Many teachers of second languages are painfully aware of the fact that the emphasis on “sameness” built into most secondary schools is at odds with the needs of L2 language and literacy learners, who are remarkably diverse. They know that it is not uncommon to find secondary school settings where L2 learners who have never been to school may be sitting, in at least some classes, among L2 learners who are partially literate in one or more languages, L2 learners who are fully literate in L1 but not in L2, bilingual students who are also fully biliterate, and native English speakers who also display a wide range of literacy development.

These teachers of second language learners also know that there are often notable differences between individual learners who happen to fall in each of those categories. Learners may begin second language instruction with very different first languages. Then, first language and literacy use is gradually mixed with second language and literacy use, in ways that are necessarily unique to each individual.  As learners develop their abilities to use their languages and literacies, the varied effects of cultural backgrounds, life experiences, personal interests, academic background, linguistic understandings, and literacy skills accumulate with each passing school year.

Fortunately, becoming biliterate involves developing an interlanguage that is flexible enough to be useful in various L1 or L2 language and literacy contexts and the process underlying that development takes place in a generalized fashion, although not in the synchronized or linear fashion suggested by school structures.  Therefore, despite considerable diversity among students, academic language and literacy learning that must occur alongside content learning can be grounded in single set fundamental principles:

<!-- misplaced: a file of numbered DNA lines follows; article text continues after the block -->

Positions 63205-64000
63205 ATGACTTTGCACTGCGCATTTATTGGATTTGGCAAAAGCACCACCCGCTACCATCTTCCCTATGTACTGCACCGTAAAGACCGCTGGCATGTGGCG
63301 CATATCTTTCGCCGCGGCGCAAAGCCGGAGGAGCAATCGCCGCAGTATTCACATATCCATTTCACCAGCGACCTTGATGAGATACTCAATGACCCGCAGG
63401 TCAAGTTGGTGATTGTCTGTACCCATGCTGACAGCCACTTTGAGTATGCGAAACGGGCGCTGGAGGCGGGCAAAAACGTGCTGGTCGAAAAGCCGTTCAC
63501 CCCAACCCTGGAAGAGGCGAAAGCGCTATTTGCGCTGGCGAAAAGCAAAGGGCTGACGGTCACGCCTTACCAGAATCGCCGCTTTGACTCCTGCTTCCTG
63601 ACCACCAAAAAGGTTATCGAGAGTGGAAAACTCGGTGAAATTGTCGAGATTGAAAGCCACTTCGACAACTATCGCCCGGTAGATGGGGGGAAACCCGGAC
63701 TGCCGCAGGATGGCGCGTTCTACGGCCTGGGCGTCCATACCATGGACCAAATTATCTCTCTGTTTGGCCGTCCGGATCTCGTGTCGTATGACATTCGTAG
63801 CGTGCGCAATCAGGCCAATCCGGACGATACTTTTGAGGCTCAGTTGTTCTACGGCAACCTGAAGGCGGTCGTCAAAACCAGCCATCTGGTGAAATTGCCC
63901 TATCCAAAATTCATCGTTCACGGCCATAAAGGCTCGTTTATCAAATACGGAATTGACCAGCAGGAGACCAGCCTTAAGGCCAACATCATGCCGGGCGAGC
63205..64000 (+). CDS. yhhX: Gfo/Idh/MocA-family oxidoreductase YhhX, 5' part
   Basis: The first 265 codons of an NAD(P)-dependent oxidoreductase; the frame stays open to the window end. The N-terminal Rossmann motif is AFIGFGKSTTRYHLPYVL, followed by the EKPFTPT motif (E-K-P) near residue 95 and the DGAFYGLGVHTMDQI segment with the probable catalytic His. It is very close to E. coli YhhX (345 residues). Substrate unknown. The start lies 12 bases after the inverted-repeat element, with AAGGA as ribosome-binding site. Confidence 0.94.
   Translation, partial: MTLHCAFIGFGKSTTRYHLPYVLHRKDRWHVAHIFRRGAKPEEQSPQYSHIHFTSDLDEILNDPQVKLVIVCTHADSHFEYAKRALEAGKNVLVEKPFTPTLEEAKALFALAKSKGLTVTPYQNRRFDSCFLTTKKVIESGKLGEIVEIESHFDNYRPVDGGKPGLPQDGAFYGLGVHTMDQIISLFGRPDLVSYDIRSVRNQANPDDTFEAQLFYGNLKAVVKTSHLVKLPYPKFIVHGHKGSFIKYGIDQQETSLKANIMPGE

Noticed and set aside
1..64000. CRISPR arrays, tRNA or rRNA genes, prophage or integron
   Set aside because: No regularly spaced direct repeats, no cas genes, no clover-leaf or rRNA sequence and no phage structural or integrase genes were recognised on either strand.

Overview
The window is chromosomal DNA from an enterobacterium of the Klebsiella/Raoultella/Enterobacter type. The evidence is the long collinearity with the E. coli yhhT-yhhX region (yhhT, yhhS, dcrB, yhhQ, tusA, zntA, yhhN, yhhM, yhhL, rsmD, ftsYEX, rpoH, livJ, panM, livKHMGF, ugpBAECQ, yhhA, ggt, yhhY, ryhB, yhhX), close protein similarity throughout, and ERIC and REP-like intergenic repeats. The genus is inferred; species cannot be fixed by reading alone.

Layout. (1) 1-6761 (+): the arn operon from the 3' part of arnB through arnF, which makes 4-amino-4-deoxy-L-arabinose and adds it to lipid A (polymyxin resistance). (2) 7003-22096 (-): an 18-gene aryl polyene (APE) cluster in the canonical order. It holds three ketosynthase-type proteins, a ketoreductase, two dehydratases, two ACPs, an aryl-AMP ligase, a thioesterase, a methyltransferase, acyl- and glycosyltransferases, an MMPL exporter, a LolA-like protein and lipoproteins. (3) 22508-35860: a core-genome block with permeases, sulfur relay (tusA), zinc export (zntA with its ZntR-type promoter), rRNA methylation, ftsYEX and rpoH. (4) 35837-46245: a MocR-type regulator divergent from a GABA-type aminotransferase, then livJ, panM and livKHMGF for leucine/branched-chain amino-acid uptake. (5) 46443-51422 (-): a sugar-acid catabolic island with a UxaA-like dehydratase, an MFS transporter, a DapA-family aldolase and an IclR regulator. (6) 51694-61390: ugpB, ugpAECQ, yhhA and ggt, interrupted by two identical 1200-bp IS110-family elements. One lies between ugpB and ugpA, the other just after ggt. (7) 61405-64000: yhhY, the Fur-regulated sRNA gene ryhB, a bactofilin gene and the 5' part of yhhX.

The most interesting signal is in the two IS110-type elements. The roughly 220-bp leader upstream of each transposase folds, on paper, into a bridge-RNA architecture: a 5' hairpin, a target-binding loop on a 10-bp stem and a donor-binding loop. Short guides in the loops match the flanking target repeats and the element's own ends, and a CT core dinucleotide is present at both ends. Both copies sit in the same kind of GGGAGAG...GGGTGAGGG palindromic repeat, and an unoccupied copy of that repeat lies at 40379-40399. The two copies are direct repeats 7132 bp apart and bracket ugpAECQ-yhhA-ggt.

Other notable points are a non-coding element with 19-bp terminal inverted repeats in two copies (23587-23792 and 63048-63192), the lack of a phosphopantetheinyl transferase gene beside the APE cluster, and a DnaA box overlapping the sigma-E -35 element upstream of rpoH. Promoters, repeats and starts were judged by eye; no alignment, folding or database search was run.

• Languages and literacies and the strategies associated with meaning making are interdependent, not separate. Reading, writing, listening, speaking, and viewing are all meaning based ways to communicate and compliment one another. Integrating them enables students to make flexible use of them as they make meaning of academic content.
  • Academic learning in one’s first language and academic learning in one’s second language are also interdependent, not separate or isolated from each other. Instead, they are manifestations of a common underlying proficiency that can be developed and applied to reading, writing, speaking and listening about content in either language. Further, since the use of L1, mixed language, or a student’s developing interlanguage represent varying manifestations of a common underlying proficiency, affording students opportunities to choose among them as they learn academic content enhances L2 academic language and literacy learning.
  • Active participation in actual language and literacy activity serves the needs of all students as they acquire language and literacy, but is particularly valuable for L2 students who may need the active support available from both teacher and peers that collaboration affords. Further, active languaging drives thinking just as thinking drives languaging and literacy. Therefore, carefully designed collaboration among flexibly grouped students can work to create an age-appropriate, cognitively compelling setting and exposure to diverse ideas and perspectives for diverse learners.

The forthcoming webinar will briefly discuss that interdependence among languages and literacies and the transferability of L1 literacy strategies to L2 learning. It will also present specific strategies and techniques that are effective for supporting academic second language learning during active languaging while reading, writing, listening, speaking and viewing.

register-for-webinar


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#IATEFL – Research and Teaching: Bridging the gap

#IATEFL Research and Teaching: Bridging the gap

Photo courtesy of Mike DelGaudio

Patsy Lightbown, Distinguished Professor Emeritus (Applied Linguistics), and Nina Spada, Professor (Second Language Education), and co-authors of the prize-winning book How Languages are Learned, look at how increasing teachers’ awareness of second language teaching research can support them in the classroom. Patsy will be presenting on this topic at IATEFL 2015 on Saturday 11th April.